Reposted from Newsweek
In a new chapter of the ongoing saga of Hobby Lobby’s smuggling of Iraqi religious artifacts, the arts and crafts emporium surrendered 245 objects to the United States government, according to court documents.
Hobby Lobby Stores Inc. voluntarily turned over the artifacts to federal prosecutors in New York on January 17, according to Long Island Business News. This brings the total number of artifacts surrendered so far to 3,839. Hobby Lobby had previously agreed to turn over 5,500.
In July 2017, Hobby Lobby agreed to pay a $3 million fine for smuggling religious artifacts out of Iraq, including thousands of ancient cuneiform tablets deliberately mislabeled as tile samples, according to The New York Times.
The store's evangelical Christian owners spent $1.6 million on the artifacts in December of 2010, even after a cultural property law expert that the business itself had retained warned that such artifacts might have been looted, and that without proper verification they could be seized by United States Customs and Border Protection. Nevertheless, according to a press statement from the United States Justice Department, Hobby Lobby persisted:
The acquisition of the Artifacts was fraught with red flags. For example, Hobby Lobby received conflicting information where the Artifacts had been stored prior to the inspection in the UAE. Further, when the Artifacts were presented for inspection to Hobby Lobby’s president and consultant in July 2010, they were displayed informally. In addition, Hobby Lobby representatives had not met or communicated with the dealer who purportedly owned the Artifacts, nor did they pay him for the Artifacts. Rather, following instructions from another dealer, Hobby Lobby wired payment for the Artifacts to seven personal bank accounts held in the names of other individuals.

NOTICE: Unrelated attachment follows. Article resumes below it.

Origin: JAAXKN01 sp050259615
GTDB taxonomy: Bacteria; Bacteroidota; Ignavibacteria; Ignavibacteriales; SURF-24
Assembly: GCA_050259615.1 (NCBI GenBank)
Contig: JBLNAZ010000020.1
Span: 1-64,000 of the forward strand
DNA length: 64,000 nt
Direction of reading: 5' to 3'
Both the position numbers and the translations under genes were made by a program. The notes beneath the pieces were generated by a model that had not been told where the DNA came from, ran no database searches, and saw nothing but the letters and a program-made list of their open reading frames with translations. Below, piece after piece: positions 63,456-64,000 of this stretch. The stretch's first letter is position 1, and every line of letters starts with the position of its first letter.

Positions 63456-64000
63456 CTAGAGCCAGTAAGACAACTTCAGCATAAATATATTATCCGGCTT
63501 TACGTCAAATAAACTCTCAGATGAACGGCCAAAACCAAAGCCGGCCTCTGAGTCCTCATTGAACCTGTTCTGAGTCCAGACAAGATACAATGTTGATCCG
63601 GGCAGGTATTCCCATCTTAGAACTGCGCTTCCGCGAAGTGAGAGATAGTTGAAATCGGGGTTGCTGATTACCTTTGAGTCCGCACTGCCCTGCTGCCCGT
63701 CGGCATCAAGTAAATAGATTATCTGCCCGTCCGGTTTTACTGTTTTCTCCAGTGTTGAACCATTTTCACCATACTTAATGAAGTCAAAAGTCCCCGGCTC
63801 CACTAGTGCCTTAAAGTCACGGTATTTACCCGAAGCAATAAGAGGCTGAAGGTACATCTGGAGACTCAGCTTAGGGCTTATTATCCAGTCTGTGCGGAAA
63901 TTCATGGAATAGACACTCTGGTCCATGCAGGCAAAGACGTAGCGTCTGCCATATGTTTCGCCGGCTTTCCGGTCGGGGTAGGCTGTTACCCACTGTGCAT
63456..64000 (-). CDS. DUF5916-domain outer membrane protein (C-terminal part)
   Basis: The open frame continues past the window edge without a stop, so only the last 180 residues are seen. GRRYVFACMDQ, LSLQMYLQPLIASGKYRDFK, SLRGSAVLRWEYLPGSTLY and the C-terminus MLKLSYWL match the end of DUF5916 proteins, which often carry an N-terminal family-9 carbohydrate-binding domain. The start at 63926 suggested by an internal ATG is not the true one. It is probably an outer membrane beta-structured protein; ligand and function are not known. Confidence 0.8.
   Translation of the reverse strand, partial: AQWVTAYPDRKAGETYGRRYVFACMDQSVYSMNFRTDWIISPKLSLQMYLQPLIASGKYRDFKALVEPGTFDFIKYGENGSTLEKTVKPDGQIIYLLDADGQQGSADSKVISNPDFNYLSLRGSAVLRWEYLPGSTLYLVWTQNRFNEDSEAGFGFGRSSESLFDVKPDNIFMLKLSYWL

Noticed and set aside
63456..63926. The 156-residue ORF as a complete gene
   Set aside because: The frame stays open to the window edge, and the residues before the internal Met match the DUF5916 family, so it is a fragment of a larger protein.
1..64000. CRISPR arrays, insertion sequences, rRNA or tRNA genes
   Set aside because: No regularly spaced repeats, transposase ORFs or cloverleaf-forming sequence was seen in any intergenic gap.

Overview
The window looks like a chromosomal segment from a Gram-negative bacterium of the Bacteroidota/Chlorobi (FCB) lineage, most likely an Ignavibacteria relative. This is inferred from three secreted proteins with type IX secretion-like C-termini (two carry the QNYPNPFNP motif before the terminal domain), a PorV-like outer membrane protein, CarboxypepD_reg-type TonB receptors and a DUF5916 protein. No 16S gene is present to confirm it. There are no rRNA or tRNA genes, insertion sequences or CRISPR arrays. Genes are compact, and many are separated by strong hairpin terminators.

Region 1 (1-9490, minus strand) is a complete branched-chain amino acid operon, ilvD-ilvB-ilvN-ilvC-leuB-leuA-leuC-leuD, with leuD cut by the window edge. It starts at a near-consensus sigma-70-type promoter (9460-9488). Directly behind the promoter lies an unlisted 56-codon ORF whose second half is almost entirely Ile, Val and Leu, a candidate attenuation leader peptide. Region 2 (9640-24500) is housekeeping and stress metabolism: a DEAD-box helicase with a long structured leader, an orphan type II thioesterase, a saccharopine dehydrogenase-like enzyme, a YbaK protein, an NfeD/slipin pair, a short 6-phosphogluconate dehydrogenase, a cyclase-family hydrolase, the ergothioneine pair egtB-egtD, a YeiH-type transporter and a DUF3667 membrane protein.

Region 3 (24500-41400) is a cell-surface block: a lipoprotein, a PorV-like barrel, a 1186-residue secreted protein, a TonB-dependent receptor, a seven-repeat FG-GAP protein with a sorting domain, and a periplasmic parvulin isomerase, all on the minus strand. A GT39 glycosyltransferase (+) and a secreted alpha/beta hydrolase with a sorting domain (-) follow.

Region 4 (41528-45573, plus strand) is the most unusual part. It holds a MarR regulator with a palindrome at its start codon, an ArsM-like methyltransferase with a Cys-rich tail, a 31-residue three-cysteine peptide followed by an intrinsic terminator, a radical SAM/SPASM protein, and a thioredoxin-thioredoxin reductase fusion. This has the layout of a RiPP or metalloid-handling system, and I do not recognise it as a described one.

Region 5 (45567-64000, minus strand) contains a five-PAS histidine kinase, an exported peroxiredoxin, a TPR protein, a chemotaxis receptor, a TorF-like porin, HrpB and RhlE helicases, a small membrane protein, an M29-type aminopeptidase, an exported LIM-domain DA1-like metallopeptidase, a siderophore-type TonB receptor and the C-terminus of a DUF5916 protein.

The artifacts themselves include around 450 ancient cuneiform tablets and around 3,000 clay bullae, or inscribed seals, according to court documents from the 2017 civil complaint. Cuneiform is among the world's oldest known systems of writing, believed to have originated in ancient Mesopotamia.
A media relations representative for Hobby Lobby Stores Inc. issued the following statement toNewsweek
The 245 artifacts were part of the same transaction that was the subject of Hobby Lobby's settlement with the government in July 2017. At the time of the settlement, the artifacts could not be located. Hobby Lobby agreed that if they were located, the company would turn them over to the government. The artifacts were subsequently located and turned over.
Hobby Lobby President Steve Green owns one of the largest collections of religious artifacts anywhere in the world, having been actively collecting various Middle Eastern antiquities since 2009, according to Long Island Business News. He was recently responsible for the unveiling of a Museum of the Bible in Washington, D.C. Some of the smuggled Iraqi artifacts would have been intended for that museum.
The federal government became suspicious of Green's collection in 2011, when U.S. customs opened FedEx packages that had been declared as "'hand made [sic] clay tiles (sample)' manufactured in Turkey," according to the Justice Department.
See Original Post